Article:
I hate to admit it, but that jerk you saw swerving on the Southbound 5 Freeway last week, playing on his cell phone, well, that may have been me.  I would say I’m sorry, but I know you were probably the guy next to me doing the same thing.  We can’t help it.  Technology has made it easy for us to retrieve information, immediately.

Now, before you get all high and mighty, let me just say that I had good reason to endanger every motorist within a 2 lane radius of my car.  On this particular day as I was driving home, I found myself stuck behind a Prius, driving 65MPH, in the fast lane.  If you are not from Southern California, the average speed on the 5 Freeway is at least 80MPH.  This, in my humble opinion, is the worst type of human being.  So, after several vehicular gestures of decreasing the distance between his car and mine, I couldn’t help but notice a bumper sticker on the back of his car.  The sticker read, “CODE PINK”.  The name “CODE PINK” sounded familiar, but I didn’t know what it had meant.  My initial thoughts were that maybe it was a band, or a breast cancer awareness group.  Alas, my curiosity got the best of me; I whipped out my phone and preceded to “google” the phrase.  I had learned that Code Pink is a “… a women-initiated grassroots peace and social justice movement working to end U.S. funded wars and occupations, to challenge militarism globally, and to redirect our resources into health care, education, green jobs and other life-affirming activities.”  Whoa, that was unexpected.  So given this information I can probably assume this individual is probably an anti-war protester; that explains the Prius.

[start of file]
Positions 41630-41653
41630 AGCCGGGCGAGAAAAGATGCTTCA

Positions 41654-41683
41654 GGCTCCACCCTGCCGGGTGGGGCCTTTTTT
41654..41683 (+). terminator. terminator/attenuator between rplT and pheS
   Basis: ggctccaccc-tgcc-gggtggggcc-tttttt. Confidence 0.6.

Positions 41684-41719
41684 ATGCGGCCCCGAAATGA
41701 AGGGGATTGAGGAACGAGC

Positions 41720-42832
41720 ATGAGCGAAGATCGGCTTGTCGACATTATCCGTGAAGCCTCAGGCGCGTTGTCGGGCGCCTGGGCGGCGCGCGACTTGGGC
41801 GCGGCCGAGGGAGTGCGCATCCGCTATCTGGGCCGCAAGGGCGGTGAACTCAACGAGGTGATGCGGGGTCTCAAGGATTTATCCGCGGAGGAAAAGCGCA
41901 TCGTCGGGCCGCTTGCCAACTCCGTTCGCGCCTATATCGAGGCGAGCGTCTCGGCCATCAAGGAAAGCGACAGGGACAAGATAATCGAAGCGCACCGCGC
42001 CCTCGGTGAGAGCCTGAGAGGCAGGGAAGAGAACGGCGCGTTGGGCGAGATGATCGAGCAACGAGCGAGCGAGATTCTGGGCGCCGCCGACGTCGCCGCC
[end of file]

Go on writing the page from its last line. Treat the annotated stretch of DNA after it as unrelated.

This person was telling me and the world a little bit about where he stands politically, whether we like it or not.

The use of body art, graffiti, art, symbols, clothing, jewelry, grooming, bumper stickers, flags, colors, or any other personal items to reveal information is what we call iconography. Iconography is a domain of combat profiling which we use to assist our ability to make proactive decisions.

Body Art

Imagine you are walking down Hollywood Blvd, and you notice a young kid with a tall, blue, mohawk and large black boots.  On his left arm you notice a tattoo with a large A and a circle around it.  Upon further investigation you learn that the symbol stands for anarchy.